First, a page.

the Prohibition Era. Renovated in 2010, The Tap Room is an
upscale bar and lounge serving fresh, seasonal cocktails,
premium beers on tap, a unique wine selection and delectable
bar bites. It features live music Thursday–Saturday evenings.
Gordon Ramsay’s MasterChef (2011) and the feature film
LoveLace (2012) were filmed in this space.
horseshoe garden
Constructed between 1911–1914 by Landscape Architect
William Hertrich, who also designed the gardens at the
nearby Huntington Library. The Horseshoe Garden
was once the home of a miniature golf course and has
served as a popular garden for parties, weddings and
galas for 100 years. It was the stunning backdrop for ABC’s
The Bachelorette: Ashley & J.P.’s Wedding (2012), Oprah’s
OWN Network Launch Party and feature films such as
Seabiscuit.
Built in 1967 when the hotel was The Huntington Sheraton,
the Lanai Building offers guestrooms with balconies
or patios facing the swimming pool. These rooms are
particularly popular among families during the summer.
huntington ballroom
lobby lounge
the royce wood-fired steakhouse
viennese ballroom
The Lobby Lounge is the delightful room for afternoon
tea, which is served daily. Called “Tiffin at The Langham,”
afternoon tea is an important tradition to the Langham
Hospitality Group, as The Langham, London, was the first
luxury hotel in Europe to serve afternoon tea in 1865.
Today the tradition continues with each Langham Hotel
around the world serving afternoon tea daily. Disney
films The Parent Trap (1998) and You Again (2012) were
filmed in this room, along with an episode of ABC’s
Happy Endings in 2012.
Named after long-time hotel owner and General Manager
Stephen W. Royce, the restaurant was renovated in 2010
and is recognized as one of the top restaurants in Los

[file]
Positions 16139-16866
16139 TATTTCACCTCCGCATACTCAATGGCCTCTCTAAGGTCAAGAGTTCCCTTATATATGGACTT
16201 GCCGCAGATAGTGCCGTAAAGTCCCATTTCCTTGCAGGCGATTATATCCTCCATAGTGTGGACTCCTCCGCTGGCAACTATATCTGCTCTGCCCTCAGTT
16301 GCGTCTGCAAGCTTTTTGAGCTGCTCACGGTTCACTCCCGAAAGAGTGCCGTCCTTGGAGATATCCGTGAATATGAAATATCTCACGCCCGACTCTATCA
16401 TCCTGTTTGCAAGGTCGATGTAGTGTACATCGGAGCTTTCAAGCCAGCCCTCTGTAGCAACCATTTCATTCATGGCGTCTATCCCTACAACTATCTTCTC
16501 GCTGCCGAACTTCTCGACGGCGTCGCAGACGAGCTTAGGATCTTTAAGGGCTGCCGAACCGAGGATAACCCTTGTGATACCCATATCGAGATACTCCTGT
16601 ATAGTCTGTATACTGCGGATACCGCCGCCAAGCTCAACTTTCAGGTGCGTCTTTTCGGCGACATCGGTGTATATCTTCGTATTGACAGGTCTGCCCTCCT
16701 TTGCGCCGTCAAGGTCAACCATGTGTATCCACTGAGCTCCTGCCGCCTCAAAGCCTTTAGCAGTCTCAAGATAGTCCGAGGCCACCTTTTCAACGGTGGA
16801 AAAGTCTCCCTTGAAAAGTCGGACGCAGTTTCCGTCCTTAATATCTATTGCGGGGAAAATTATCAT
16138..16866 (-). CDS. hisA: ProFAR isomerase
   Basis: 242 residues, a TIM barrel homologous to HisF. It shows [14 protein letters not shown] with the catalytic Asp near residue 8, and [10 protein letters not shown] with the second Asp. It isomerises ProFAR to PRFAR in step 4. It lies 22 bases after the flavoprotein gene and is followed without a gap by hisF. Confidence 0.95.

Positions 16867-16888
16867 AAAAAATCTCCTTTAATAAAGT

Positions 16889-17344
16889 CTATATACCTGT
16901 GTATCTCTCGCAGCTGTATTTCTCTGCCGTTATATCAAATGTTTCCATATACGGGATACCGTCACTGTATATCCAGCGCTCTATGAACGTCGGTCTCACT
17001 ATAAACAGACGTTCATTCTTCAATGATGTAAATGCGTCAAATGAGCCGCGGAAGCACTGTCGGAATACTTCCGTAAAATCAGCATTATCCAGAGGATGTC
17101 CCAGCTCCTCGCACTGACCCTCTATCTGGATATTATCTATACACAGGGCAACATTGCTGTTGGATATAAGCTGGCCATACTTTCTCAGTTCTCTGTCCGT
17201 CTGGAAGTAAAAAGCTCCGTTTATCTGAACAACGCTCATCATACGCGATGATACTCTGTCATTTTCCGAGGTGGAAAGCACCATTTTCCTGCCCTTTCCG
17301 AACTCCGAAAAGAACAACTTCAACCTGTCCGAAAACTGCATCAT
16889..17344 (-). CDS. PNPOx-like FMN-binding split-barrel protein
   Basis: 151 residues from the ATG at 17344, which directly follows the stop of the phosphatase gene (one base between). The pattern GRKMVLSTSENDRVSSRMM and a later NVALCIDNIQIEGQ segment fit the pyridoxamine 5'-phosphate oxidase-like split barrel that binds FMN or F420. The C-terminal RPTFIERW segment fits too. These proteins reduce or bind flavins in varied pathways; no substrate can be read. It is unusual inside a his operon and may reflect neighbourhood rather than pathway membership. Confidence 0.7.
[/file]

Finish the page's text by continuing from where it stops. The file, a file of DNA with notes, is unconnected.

Angeles. The Royce | Wood-Fired Steakhouse has been the
backdrop for numerous television interviews, including
E! News, Good Day LA and Last Call with Carson Daly.
Originally the Green and Gold Dining Room, the name
was changed after Stephen Royce acquired lovely Viennese
chandeliers after the Great Depression. The set of crystal
chandeliers were purchased from the same atelier that
had created similar chandeliers for the palace of Ludwig
II, the “Mad King of Bavaria.” Deeming it inappropriate to
hang such lavish crystal during the depression period, Mr.
Royce kept the chandeliers boxed away for several years.
Clint Eastwood’s Flags of our Fathers was filmed in this
room (2006) and it was also the reception site for
The Bachelorette: Ashley & J.P.’s Wedding (2012).
The grand Huntington Ballroom was an addition to the
hotel in the late 1980s, when the main building was
closed for renovation to meet Earthquake codes.
A popular spot for wedding receptions and galas, The
Huntington Ballroom can accommodate up to 1,000 guests.
spa /carriage house
Originally designed to park horse-drawn carriages,
it was converted into The Huntington Spa in the 1990s
and is regularly listed among the top hotel spas in the
United States. The spa also features Chuan Body + Soul,
which offers treatments based upon Traditional
Chinese Medicine.